|Prey handling using whole-body fluid dynamics in batoids|Wilga, C.D.; Maia, A.; Nauwelaerts, S.; Lauder, G.V. (2012). Prey handling using whole-body fluid dynamics in batoids. Zoology (Jena) 115(1): 47-57. dx.doi.org/10.1016/j.zool.2011.09.002
In: Zoology (Jena). Fischer: Jena. ISSN 0944-2006, more
Benthic species; Functional morphology; Prey capture kinematics;Leucoraja erinacea; Urobatis halleri
|Authors|| || Top |
- Wilga, C.D.
- Maia, A.
- Nauwelaerts, S.
- Lauder, G.V.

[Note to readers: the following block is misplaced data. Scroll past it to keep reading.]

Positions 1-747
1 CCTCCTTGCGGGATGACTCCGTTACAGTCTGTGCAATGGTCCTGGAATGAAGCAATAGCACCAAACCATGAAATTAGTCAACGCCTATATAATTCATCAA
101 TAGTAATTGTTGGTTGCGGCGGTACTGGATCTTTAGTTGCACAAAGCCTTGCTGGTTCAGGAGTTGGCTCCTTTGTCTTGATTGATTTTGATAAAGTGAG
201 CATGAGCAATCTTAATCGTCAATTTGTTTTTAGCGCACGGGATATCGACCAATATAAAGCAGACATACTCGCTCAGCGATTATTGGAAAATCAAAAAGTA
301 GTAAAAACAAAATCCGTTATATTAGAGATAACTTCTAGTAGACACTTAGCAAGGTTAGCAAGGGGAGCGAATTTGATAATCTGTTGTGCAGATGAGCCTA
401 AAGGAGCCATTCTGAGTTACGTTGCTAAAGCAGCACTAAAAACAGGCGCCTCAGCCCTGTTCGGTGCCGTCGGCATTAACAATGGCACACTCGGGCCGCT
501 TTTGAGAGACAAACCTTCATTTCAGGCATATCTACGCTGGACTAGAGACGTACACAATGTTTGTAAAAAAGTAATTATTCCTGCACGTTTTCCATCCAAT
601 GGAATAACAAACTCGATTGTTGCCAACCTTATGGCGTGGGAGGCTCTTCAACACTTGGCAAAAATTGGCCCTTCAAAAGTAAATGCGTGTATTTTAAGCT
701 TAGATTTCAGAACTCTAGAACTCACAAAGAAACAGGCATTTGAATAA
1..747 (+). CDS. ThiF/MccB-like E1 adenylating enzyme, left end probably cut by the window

Fluid flow generated by body movements is a foraging tactic that has been exploited by many benthic species. In this study, the kinematics and hydrodynamics of prey handling behavior in little skates, Leucoraja erinacea, and round stingrays, Urobatis halleri, are compared using kinematics and particle image velocimetry. Both species use the body to form a tent to constrain the prey with the pectoral fin edges pressed against the substrate. Stingrays then elevate the head, which increases the volume between the body and the substrate to generate suction, while maintaining pectoral fin contact with the substrate. Meanwhile, the tip of the rostrum is curled upwards to create an opening where fluid is drawn under the body, functionally analogous to suction-feeding fishes. Skates also rotate the rostrum upwards although with the open rostral sides and the smaller fin area weaker fluid flow is generated. However, skates also use a rostral strike behavior in which the rostrum is rapidly rotated downwards pushing fluid towards the substrate to potentially stun or uncover prey. Thus, both species use the anterior portion of the body to direct fluid flow to handle prey albeit in different ways, which may be explained by differences in morphology. Rostral stiffness and pectoral fin insertion onto the rostrum differ between skates and rays and this corresponds to behavioral differences in prey handling resulting in distinct fluid flow patterns. The flexible muscular rostrum and greater fin area of stingrays allow more extensive use of suction to handle prey while the stiff cartilaginous rostrum of skates lacking extensive fin insertion is used as a paddle to strike prey as well as to clear away sand cover.